LONDON (Reuters) - The number of people heading out to shops across Britain increased by 6.8% last week versus the previous week, a fifth straight week of uplift despite the national lockdown, market researcher Springboard said on Monday.
It said shopper numbers, or footfall, in the week to Feb. 20 was up 10.5% in high streets, 4.5% in shopping centres and 1.2% in retail parks.
"You could be fooled into thinking that last week was a normal (school) half term week rather than the eighth week of a national lockdown, as footfall continued to rise for the fifth consecutive week," said Springboard director Diane Wehrle.
She said the data shows evidence of pent-up demand amongst shoppers to visit retail destinations and indicated a surge back to stores when non-essential retail is allowed to reopen.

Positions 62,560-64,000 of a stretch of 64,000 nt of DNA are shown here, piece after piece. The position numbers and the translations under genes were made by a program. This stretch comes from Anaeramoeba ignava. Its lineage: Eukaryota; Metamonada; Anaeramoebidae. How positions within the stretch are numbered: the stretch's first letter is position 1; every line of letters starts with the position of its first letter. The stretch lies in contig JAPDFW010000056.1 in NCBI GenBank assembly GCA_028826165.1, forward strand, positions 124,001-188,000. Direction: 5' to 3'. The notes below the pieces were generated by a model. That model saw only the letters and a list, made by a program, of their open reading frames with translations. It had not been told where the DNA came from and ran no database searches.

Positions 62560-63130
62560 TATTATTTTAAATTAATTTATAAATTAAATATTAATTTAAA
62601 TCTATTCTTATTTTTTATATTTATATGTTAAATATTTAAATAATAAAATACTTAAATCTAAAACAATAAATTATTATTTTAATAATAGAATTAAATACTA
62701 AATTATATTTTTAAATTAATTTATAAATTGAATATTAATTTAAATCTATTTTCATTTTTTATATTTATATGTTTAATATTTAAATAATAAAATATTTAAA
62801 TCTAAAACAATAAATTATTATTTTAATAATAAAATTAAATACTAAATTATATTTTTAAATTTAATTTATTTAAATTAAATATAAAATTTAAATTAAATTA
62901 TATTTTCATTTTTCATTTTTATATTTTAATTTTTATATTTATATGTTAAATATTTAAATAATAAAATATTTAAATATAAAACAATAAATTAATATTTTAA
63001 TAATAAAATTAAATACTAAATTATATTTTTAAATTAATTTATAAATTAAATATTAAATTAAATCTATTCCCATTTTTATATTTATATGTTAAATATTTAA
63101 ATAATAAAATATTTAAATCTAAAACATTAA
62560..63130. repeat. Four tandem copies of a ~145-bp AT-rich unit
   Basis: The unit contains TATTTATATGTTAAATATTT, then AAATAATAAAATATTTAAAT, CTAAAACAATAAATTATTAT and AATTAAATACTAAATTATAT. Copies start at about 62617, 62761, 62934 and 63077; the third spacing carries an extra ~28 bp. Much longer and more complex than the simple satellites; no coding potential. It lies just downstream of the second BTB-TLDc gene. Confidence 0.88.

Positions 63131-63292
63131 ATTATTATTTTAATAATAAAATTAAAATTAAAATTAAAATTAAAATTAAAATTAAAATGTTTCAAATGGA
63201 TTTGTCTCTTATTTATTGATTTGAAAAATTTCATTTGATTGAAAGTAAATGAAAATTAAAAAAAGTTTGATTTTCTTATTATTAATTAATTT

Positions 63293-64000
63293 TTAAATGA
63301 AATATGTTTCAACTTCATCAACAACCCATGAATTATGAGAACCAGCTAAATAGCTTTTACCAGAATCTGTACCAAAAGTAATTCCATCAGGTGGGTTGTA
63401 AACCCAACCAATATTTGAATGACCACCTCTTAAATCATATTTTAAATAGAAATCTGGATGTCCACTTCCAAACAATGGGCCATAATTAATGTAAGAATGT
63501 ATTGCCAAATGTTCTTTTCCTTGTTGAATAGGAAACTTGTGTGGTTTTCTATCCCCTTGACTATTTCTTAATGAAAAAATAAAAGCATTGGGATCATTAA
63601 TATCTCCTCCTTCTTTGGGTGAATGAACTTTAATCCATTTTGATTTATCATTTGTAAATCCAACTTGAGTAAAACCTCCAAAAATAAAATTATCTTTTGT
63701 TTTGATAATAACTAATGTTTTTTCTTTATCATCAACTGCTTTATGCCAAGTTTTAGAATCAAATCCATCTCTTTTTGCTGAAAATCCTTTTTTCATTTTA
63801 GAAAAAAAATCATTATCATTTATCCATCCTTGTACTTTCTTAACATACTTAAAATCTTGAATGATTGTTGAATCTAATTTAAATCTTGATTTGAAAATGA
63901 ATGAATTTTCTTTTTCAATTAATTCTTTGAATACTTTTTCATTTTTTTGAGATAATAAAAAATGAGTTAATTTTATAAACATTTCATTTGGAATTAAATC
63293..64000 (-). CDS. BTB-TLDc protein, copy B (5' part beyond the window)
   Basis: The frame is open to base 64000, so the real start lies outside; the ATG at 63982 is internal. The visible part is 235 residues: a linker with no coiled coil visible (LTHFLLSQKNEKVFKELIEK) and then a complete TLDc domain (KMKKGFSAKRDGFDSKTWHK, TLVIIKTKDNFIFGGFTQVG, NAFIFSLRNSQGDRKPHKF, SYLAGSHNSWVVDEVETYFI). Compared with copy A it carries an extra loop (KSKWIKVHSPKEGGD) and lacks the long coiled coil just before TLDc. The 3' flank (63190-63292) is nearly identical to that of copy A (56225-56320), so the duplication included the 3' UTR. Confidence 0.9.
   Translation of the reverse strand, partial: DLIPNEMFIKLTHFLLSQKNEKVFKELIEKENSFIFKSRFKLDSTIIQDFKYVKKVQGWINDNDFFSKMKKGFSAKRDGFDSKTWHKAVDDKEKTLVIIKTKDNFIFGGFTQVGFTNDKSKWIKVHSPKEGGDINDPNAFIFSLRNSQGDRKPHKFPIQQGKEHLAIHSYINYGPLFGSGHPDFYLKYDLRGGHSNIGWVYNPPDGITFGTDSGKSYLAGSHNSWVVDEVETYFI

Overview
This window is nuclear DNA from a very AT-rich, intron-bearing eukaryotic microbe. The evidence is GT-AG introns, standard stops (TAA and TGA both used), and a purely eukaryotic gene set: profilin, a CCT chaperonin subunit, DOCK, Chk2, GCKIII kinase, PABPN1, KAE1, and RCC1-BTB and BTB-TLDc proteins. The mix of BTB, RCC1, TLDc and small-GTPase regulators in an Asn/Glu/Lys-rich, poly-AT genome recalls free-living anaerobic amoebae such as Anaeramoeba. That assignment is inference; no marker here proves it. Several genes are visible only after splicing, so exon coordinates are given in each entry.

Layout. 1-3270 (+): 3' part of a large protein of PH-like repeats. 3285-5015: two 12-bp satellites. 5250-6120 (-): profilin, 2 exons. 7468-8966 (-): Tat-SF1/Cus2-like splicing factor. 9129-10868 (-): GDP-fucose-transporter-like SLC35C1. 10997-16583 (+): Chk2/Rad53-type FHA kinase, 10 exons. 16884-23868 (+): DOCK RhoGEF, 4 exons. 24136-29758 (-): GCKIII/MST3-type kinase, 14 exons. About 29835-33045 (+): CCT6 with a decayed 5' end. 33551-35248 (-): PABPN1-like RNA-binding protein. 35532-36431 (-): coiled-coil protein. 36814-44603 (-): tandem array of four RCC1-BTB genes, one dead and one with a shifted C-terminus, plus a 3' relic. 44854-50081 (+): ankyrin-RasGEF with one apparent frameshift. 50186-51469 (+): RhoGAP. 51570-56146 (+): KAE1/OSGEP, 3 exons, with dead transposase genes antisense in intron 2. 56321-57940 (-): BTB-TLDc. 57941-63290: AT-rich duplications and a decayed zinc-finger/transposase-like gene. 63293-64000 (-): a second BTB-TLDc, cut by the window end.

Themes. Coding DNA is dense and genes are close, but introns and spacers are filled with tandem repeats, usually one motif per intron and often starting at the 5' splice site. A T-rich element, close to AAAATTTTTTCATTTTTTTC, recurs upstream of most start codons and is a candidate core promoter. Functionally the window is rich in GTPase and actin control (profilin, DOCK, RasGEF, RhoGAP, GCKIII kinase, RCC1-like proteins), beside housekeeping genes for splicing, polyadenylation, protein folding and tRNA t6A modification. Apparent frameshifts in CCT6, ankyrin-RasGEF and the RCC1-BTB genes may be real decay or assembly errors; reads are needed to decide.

Prime Minister Boris Johnson ordered England into a third national lockdown on Jan. 4 to contain a surge in COVID-19 cases that threatened to overwhelm parts of the health system.
The rules in England mean schools are closed to most pupils, people should work from home if possible, and all hospitality and non-essential shops are closed. Scotland, Wales and Northern Ireland imposed similar measures.
Essential shops allowed to stay open include food outlets and home improvement retailers.
Later on Monday Johnson will announce a roadmap out of lockdown.
Despite the increase from last week, footfall across all retail destinations remained 62.1% lower than in the same week last year, Springboard said.
(Reporting by James Davey, editing by Estelle Shirbon and Raissa Kasolowsky)